Rotorua Area

Kiwis, Māori hospitality, hot springs and geysers

From the Hamilton Gardens we continued on to Rotorua. During our three days here we learned about the national bird, the kiwi and experienced the deep welcoming culture of the Māori people. We also enjoyed the stunning sights and odors of an active geothermal valley.

National Kiwi Hatchery

Our first stop was at the National Kiwi Hatchery, which had moved into their new building that afternoon. Ours was the very first tour group to visit the site and the entire staff was on hand to welcome us. The Hatchery’s resident adult kiwi had been released into its new and freshly stocked nocturnal enclosure shortly before we arrived. He was excitedly running about, snatching up slugs and insects. In celebration of our group being the first to tour the new facility, we each received a small stuffed kiwi toy.

We learned of the declining numbers of kiwi due to losses to non-native predators like stoats, ferrets and weasels. Most kiwi hatchlings in the wild do not survive, and there are only 68,000 kiwi left in all of New Zealand. The Hatchery receives eggs from sanctuaries and reserves throughout the country, incubates, and hatches the chicks. They care for the hatchlings until they reach a weight of one kilogram (2.2 pounds), when they are released into the wild.

Ngati Manawa Community

One feature of O.A.T. tours that we love is the immersion into local cultures and interactions with indigenous residents. On this trip we visited the Ngati Manawa tribal community southeast of Rotorua. They welcomed us to their marae (meeting grounds) with an extensive traditional Māori ceremony. A formal introduction of the tribe by the elders detailed their heritage and location of their lands was followed by a traditional song. After a similar response was given on our behalf we responded with a Māori language song that we had learned on the bus ride. We then participated in a hongi, (nose-touch greeting, optional), receiving line with the elders. Next we entered their wharenui (meeting house) for a presentation of the history of their tribe. Over morning tea and coffee we we were able converse with the elders and residents about life in their community.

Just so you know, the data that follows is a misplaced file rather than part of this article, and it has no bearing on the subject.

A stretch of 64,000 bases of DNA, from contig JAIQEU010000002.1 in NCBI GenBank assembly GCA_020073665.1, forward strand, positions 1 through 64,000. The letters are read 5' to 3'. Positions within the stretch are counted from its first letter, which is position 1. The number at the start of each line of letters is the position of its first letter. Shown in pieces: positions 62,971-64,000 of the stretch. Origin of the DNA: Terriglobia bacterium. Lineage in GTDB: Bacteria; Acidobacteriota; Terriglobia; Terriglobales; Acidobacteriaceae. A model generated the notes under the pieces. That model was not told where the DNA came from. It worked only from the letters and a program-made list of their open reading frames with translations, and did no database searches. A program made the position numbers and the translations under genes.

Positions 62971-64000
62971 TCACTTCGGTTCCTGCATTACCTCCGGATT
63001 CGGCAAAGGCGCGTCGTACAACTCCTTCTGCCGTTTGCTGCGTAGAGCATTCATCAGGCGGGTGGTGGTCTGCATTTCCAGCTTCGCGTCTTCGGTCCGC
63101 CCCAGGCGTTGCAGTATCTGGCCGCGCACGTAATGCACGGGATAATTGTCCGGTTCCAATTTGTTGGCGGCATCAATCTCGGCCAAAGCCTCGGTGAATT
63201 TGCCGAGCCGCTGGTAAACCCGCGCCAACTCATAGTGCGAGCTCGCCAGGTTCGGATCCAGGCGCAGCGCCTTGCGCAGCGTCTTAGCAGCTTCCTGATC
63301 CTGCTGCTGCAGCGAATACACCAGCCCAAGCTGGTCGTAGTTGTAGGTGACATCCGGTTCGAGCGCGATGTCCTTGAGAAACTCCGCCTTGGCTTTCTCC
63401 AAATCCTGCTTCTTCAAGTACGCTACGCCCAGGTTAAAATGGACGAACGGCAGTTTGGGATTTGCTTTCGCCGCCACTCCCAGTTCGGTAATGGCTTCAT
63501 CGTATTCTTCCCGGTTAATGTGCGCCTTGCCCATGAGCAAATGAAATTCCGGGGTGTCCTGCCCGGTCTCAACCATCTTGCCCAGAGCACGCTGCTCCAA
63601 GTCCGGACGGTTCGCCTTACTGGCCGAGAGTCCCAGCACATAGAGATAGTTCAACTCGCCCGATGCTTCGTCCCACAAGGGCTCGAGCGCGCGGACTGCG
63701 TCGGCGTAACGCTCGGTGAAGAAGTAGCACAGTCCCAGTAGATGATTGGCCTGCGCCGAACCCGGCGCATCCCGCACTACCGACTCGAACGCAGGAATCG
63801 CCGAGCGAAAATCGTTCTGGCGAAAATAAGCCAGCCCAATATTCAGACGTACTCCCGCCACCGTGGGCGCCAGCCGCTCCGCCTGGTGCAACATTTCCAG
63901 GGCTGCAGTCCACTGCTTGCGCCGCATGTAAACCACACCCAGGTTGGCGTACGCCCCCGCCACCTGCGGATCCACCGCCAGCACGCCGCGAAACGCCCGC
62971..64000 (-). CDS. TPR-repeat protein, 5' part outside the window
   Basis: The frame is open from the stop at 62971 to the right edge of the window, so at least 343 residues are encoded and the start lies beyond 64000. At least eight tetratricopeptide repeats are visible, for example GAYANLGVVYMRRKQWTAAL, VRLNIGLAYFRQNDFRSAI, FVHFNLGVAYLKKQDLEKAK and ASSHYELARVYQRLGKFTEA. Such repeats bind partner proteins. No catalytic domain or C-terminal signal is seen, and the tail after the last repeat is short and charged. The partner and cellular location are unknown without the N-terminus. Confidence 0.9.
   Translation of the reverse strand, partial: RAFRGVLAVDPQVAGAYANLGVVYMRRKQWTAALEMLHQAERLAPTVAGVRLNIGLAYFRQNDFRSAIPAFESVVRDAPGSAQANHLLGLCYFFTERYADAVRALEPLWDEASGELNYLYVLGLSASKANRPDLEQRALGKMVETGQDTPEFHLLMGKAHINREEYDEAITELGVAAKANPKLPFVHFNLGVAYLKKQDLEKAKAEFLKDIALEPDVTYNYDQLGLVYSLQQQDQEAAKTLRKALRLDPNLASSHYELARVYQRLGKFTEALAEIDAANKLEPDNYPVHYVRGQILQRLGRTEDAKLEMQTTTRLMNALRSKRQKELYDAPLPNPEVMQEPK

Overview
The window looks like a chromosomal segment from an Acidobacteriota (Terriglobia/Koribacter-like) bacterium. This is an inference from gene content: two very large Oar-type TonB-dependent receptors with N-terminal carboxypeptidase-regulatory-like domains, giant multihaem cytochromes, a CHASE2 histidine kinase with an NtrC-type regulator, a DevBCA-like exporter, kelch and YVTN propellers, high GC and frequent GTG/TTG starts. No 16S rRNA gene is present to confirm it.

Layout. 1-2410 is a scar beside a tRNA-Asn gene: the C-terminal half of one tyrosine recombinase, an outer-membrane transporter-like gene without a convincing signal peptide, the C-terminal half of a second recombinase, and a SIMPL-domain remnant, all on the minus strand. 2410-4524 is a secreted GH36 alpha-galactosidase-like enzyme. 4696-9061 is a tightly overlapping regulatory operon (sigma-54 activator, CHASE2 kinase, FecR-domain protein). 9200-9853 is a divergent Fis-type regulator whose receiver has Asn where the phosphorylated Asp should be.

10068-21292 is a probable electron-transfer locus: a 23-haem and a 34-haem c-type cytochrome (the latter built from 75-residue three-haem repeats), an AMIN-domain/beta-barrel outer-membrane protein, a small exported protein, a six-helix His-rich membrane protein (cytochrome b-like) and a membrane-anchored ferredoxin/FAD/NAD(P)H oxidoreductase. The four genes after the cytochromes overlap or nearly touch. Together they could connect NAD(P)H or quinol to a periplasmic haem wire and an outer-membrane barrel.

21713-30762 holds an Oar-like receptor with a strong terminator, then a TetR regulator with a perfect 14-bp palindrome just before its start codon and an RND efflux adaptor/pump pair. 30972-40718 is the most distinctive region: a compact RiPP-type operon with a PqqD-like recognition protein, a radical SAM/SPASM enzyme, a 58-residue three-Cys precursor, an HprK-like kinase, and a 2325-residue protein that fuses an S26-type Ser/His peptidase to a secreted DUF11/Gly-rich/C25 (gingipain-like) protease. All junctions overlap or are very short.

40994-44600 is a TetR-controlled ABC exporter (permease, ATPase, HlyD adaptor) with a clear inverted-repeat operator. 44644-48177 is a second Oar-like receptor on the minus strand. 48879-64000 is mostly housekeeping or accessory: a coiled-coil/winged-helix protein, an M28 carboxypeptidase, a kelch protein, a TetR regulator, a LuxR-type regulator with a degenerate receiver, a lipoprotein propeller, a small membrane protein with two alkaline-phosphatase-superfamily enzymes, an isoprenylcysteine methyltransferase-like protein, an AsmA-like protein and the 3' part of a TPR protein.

Ngati Manawa marae (meeting grounds) and wharenui (meeting house)

We then traveled to a nearby family compound where we enjoyed a traditional hangi meal, with pork and chicken cooked on hot rocks underground for many hours. After lunch we learned and performed the Ka Mate haka (war dance). This ceremonial dance had been a staple of the New Zealand All-Blacks rugby team for many years. It was an educational and enriching day.

Waimangu Volcanic Valley

The next day we toured the remarkable Waimangu Volcanic Valley, about 20 km (12 miles) south of Rotorua. An easy 4 km (2.5 mile) downhill walk took as through a giant tree-fern forest and past many steaming and multi-hued geothermal features. We passed Frying Pan Lake, one of the largest hot springs in the world. Then the sky blue Inferno Crater Lake whose water level rises and falls up to 12 meters (39 feet) every five weeks or so as the underwater geyser erupts and subsides. At Lake Rotomahana we boarded a boat for a tour around the lake with a short stop at a geyser that erupts every five minutes. We learned that the lake had expanded to 20 times its original size after the Mount Tarawera volcanic eruption in 1886. The eruption blanketed nearby villages in ash and killed 120 people.

That evening we were treated to a home-hosted dinner in Rotorua. A local family with a large tract of land on Lake Rotorua prepared and served a wonderful meal to our group of 16 travelers. It gave us another opportunity to learn about life in New Zealand.

Next: Christchurch to Moeraki


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